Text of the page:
The San lived in complete harmony with nature. With no political or inherited power hierarchy, every member of society shared resources and responsibilities equally. Sharing was, and still is in some areas, the most basic principle of life. Ownership and wealth were unnecessary and harmful concepts. The fact that nothing was ever wasted, ensured San survival as nomads and hunters in the extremely harsh environment of Southern African deserts, such as the Namib and Kalahari.
Their oneness with nature dictated that no part of a hunted animal was wasted. The skin, bones and meat had a purpose and the stomach was used for making waterproof bags. For hunting, they used the poison from the Diamphidia beetle which has a Haemtoxic venom, slowly attacking the animal’s blood corpuscles. In other regions, poison was reaped from Euphorbia bushes and Boehmianum trees, snake venom and the Polyclada beetle.
The Kavango people share their name with the Okavango river, which forms the northern border of Namibia with Angola. Not surprisingly, they have based their traditional agriculture and fishing existence on the fertile land and good weather supply afforded them by the environment.
Many of the Kavango, who used to live on the northern side of the Okavango river in Angola, came south of the river into Namibia during the 1970s, 80s, and early 90s. They fled from the civil war raging between South Africa backed UNITA rebels and the Soviet/Cuban backed MPLA regime. As a consequence, the Kavango population in Namibia more than doubled in size during the 1970s and now forms the second largest ethnic group in the country, making up almost 10% of the population.
Closely related to the Owambos, the Kavango people are traditionally fishermen and crop and stock farmers. Their craftwork includes woodcarving (bowls, spoons, mortars, masks, boxes and furniture), basketry, pottery, jewellery (grass bracelets and copper-bead necklaces), mats, spears, daggers, pipes, musical instruments and head-dresses.
These Afrikaans speaking people are descendents of indigenous Hottentot women and the Dutch settlers who first arrived at the Cape in the early 17th century. The original `coloured’ or `bastard’ children found themselves rejected by both the white and black communities in the Cape so, keeping together, they relocated themselves further north and away from the colonialists. Proudly calling themselves `Basters,’ they set up farming communities and developed their own distinct social and cultural structures.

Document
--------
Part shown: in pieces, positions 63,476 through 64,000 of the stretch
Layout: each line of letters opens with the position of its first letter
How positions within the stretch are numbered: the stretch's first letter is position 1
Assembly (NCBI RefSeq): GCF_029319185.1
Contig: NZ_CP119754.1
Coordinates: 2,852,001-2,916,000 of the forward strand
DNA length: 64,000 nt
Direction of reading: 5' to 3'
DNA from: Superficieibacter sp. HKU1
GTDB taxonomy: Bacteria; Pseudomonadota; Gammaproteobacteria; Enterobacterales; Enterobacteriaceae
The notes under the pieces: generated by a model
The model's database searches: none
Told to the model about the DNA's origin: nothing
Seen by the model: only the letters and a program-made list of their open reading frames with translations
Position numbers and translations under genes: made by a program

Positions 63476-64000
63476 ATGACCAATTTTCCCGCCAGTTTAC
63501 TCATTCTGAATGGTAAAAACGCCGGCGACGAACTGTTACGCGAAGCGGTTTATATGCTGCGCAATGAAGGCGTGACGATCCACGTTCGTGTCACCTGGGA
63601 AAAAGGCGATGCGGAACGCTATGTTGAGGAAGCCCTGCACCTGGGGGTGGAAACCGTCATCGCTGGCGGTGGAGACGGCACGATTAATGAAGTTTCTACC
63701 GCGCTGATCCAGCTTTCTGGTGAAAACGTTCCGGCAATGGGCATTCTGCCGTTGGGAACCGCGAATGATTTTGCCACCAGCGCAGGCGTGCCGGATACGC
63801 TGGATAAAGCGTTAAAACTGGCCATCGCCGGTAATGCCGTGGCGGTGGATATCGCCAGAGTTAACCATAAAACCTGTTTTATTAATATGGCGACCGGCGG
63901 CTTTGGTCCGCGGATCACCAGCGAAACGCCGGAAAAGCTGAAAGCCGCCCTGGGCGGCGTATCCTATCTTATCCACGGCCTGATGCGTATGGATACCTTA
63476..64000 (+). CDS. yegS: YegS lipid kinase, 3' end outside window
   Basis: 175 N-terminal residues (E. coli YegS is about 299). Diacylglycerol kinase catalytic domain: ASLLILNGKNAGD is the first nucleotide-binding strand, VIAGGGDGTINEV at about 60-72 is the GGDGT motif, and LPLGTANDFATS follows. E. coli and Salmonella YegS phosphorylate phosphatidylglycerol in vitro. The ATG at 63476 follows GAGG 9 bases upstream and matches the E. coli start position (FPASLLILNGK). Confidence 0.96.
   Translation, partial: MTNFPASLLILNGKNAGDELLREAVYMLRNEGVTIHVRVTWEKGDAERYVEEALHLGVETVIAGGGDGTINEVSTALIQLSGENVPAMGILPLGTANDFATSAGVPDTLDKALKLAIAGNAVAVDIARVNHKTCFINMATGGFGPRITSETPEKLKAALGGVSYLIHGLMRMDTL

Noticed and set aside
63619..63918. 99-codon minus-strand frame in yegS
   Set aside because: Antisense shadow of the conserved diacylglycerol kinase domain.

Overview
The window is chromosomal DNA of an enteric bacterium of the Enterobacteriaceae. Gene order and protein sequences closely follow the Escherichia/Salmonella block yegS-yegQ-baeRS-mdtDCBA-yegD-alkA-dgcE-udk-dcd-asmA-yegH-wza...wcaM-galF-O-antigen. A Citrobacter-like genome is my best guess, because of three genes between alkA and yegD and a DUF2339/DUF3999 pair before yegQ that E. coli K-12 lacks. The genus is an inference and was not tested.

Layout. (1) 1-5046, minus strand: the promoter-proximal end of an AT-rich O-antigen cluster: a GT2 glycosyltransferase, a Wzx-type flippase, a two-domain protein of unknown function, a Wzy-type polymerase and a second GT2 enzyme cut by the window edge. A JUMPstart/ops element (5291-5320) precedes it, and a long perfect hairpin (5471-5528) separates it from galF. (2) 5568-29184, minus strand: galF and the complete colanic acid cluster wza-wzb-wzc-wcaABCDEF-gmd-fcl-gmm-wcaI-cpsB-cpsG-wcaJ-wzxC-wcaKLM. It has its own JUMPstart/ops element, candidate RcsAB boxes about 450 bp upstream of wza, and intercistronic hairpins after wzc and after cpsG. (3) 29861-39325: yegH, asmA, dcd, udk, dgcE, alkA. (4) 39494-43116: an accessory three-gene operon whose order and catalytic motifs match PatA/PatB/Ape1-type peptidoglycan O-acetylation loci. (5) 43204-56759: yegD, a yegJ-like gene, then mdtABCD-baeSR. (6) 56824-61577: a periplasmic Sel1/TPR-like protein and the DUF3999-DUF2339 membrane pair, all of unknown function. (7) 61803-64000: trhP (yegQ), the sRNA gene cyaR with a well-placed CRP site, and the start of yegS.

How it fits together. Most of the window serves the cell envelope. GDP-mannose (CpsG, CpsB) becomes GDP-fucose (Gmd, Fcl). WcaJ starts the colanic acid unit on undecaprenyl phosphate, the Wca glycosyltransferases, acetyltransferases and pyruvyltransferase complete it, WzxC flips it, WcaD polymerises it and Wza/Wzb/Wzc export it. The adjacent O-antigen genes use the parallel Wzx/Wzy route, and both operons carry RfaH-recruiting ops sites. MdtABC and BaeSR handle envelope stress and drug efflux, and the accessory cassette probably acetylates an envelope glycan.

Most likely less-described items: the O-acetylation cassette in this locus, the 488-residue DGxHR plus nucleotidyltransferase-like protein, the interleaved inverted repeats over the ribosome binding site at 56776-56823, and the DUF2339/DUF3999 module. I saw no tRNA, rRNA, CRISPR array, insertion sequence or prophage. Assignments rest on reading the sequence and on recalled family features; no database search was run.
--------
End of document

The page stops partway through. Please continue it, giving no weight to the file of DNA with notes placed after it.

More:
During the 1860s, white settlers began to push into these areas so, to avoid confrontation, the Basters crossed the Orange river in 1868 and moved northward once again. Trying to keep out of the way of the warring Herero and Nama, they founded Rehobath in 1871 and set up their own system of government under a Kaptein (headman) and a Volksraad. (Legislative council) Their support of the German colonial troops during the tribal uprisings brought them later protection and privileges.
Demands for self-rule and independence were repressed throughout the century until the Rehobath Gebiet was granted the status of an independent state in the 1970s. This move by the South African administration was made with the aim of reinforcing racial divisions amongst the non-whites – rather like in the South African `independent’ homelands.
Today, Namibia’s Basters still have a strong sense of identity and make up just under 3% of the population. Most still live and work as stock or crop farmers in the good cattle-grazing land around Rehobath. Their traditional crafts include products like karosses (blankets), rugs, wall-hangings and cushion covers made from cured skins.
Along with the Nama and the Bushmen (San), the Damara are presumed to be the original inhabitants of Namibia, speaking a similar Khoi `click’ language. Like the Nama, the Damara were primarily hunting people who owned few cattle or goats. Traditionally enemies of the Nama and the Herero, they supported the German colonial forces at Waterberg against the Herero uprisings. In gratitude for their loyalty, the German authorities awarded them an enlarged homeland appropriately named Damaraland. The area is adjacent to the Skeleton Coast, now the southern part of the Kunene province.
Of the 80 000 Damara today, only a quarter manage to survive in the area. The rest work on commercial farms, in mines or as labourers in the towns. Damara women share the same Victorian style of dress as the Herero and Nama women. They make up 7.5% of Namibia’s population and they share their language with the Nama people. Until the end of the 19th century, Damara people worked as miners, smelters, copper traders, stock farmers and tobacco growers. Their subsequent relocation to Damaraland precipitated a move towards agriculture.
Their traditional crafts include leather goods, glass and metal beadwork, wooden bowls and buckets, clay pipes and bowls and, more recently, `township art’ such as wire cars.